Okay, I'm done hyperventilating, but wait, but wait, there's more. Um, so I mentioned reusability. So, uh, spacex capsules are reusable, which is good. It's the first time that's been done with something other than the shuttle and, uh, starline is supposed to be. However, they don't have a reusable rocket yet. They're using the atlas 5. They plan to fly that out and they've got just enough to finish that. And there are other commitments on the atlas which, let's remember, uses russian rocket engines, which, so the american congress is not a good thing. So they bought enough to to fly out this manifest and the other flights they've committed to. And then we go on to vulcan and we're still waiting to see if that's going to be partially reusable or not. I have they moved past the. We're going to drop the engines and catch them in mid-air phase.

42:29 - Tariq Malik (Host)
Yet Well, when I spoke to ULA about it, they said that was a further down the line thing to pursue, so not in the first. They're also going to build a new generation of SRBs too.

42:43 - Rod Pyle (Host)
That are going to be a lot cheaper and a lot lighter as well generation of SRBs, too, that are going to be a lot cheaper and a lot lighter as well. Uh to? Is that? Uh going to go back to the composite design the Air Force was experimenting with, or yeah?

42:53 - Tariq Malik (Host)
yeah, it's like a spun up composite version.

42:55 - Rod Pyle (Host)
Finally, oh good because they had they'd already spent the money on that yeah, yeah, but they said that they could fly.

43:01 - Tariq Malik (Host)
They think they can fly these, um, these Starliners, up to 10 times is what they're they're hoping to shoot for, and in fact, there's a black streak on the side of the capsule that's up there now. By the way, the capsule has a name. Its name is calypso uh. That was chosen by, uh, sunny williams, uh, and also their. Her zero g indicator is also called calypso and it is a super sparkly no you mean the one we didn't see, because there was no video.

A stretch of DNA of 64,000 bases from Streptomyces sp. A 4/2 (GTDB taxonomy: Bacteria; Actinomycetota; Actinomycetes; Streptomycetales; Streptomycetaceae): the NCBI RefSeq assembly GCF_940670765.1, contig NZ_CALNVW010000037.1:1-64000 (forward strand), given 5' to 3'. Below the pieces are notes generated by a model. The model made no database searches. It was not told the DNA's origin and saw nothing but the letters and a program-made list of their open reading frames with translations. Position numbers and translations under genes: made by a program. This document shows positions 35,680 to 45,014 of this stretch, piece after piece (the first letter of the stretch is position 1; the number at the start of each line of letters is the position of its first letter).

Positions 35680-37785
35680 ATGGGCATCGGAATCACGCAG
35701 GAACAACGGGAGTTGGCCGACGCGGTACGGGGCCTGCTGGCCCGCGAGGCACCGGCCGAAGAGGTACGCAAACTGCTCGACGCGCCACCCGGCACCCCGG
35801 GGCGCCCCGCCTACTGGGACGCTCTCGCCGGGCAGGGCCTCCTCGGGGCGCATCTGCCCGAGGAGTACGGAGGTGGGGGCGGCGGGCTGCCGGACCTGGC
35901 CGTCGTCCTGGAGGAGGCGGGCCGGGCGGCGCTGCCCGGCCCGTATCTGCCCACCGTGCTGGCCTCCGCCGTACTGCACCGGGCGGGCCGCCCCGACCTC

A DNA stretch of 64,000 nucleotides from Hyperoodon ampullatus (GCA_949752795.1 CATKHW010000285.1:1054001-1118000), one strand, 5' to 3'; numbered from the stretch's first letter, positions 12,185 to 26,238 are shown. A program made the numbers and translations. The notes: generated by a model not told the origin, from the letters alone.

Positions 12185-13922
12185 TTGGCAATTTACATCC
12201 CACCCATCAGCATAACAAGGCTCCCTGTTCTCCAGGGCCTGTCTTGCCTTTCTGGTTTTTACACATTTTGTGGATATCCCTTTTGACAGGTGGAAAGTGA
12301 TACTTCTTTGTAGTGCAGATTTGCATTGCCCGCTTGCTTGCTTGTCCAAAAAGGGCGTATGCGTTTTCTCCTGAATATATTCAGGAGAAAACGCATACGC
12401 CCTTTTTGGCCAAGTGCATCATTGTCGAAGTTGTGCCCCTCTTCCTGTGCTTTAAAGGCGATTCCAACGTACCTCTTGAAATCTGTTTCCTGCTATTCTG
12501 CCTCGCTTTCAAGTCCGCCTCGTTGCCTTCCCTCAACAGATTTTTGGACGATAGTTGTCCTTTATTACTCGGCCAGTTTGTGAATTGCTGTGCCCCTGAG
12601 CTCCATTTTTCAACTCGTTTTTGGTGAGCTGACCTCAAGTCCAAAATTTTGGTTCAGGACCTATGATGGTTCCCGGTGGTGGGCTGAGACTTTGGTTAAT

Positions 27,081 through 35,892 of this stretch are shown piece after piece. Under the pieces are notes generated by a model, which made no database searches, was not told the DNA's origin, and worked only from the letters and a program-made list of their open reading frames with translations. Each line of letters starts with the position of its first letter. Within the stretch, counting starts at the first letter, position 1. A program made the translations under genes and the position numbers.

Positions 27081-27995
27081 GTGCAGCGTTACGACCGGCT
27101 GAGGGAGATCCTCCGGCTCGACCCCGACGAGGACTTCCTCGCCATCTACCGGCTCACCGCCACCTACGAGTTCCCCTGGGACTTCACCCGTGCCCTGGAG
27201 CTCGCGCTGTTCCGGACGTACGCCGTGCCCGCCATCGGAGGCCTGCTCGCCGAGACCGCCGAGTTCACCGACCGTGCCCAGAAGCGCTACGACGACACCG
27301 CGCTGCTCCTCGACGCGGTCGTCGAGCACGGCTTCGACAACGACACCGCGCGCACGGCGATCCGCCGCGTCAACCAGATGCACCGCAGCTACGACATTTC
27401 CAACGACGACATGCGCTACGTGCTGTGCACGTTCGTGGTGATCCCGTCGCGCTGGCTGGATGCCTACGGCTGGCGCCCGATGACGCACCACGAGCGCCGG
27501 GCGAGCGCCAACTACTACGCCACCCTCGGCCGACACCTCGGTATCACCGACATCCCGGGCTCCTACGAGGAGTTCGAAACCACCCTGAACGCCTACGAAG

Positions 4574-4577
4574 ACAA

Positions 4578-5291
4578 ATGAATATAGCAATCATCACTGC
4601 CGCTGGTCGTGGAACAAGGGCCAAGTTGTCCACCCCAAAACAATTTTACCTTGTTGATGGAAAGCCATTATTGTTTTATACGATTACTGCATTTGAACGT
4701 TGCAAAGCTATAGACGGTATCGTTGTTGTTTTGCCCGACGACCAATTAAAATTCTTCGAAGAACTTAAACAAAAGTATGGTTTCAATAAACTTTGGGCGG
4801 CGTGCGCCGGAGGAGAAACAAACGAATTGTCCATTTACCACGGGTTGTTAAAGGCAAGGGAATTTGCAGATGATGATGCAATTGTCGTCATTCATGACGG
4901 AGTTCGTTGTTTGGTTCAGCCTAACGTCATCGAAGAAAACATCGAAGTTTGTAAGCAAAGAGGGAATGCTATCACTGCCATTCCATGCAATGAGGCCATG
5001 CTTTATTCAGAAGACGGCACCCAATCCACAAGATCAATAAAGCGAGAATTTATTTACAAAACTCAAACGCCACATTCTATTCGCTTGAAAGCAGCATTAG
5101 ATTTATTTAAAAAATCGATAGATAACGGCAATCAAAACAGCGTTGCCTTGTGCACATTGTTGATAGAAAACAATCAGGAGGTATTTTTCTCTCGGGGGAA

Well, you should go to CollectSpace, because Robert Perlman has a whole story all about it.

43:30 - Rod Pyle (Host)
Robert Perlman, who we've had on the show before, who we've had on the show before. Yeah, all right. Well, there's more to say there, but I don't want to shortchange SpaceX, because what a marvelous flight yesterday. Oh yes.

43:48 - Tariq Malik (Host)
Really quickly. I just wanted to. There's one thing we didn't talk about and that's on line 43. John, if, if, if you can, if you see it, I just added it there really quickly, because I did want to mention this.

43:52 - Rod Pyle (Host)
Um, and this is the spacesuits oh that's cool which came. They look just like the ones from the manned orbiting laboratory program in the mid-60s yeah, and and so so online online 43.

44:01 - Tariq Malik (Host)
Uh, there's a, there's a link there that uh for for there for reference, if anyone wants to see it. But Boeing has these. They have these Boeing Blue spacesuits that they had. They worked with a contractor and I can't pull up the name.

44:15 - Rod Pyle (Host)
I think it's Collins Collins Aerospace, wasn't it I?

44:18 - Tariq Malik (Host)
thought it was something else. Anyway, the reason I bring it up is because it's Boeing, and so it's the classic Boeing Blue. It up is because it's boeing, and so it's the classic boeing blue. And uh and the. They only weigh 10 pounds and they have, like a zip-up helmet, much like the, what, the uh, not the orlons, the um, socal suits, right, that that russia the russia uses, uh, that have that zip-up helmet too, that that's attached to the actual suit.

Sunny williams said that this was like one of the most comfortable things that she's ever worn on a launch, that it was really flexible. It was really easy to move around in. It looks very futuristic. For people that are listening, it's a blue and gray suit with a lot of black trim. That kind of looks like a mix between a motorcycle full body suit and a flight suit, but also with spacey rings on it and there's this kind of bubble shield helmet that pops down and they really had a lot to say about it. They actually called the suits their two extra crewmates on the mission after they took them off when they got into space for it, and there's a great big zipper up the back that they have. That's how they get into it, so it's pretty cool.

45:36 - Rod Pyle (Host)
And they're a little less Power Rangers looking than the ones that SpaceX uses, although I kind of like the ones SpaceX came out with just because they were. I know they're utilitarian, but they're fun looking, you know.

45:48 - Tariq Malik (Host)
Yeah, and they have that, that sci-fi helmet that you clip on, yeah yeah, they. There's a little bit of captain marvel there, but these ones have nice nice boots and in fact the astronauts, both sunny and will and bush, wore them when they like, entered the space station in their actual nasa flight suits, like those blue iconic ones, and I just thought it was really rude of house guests to enter a house with your shoes on.

46:13 - Rod Pyle (Host)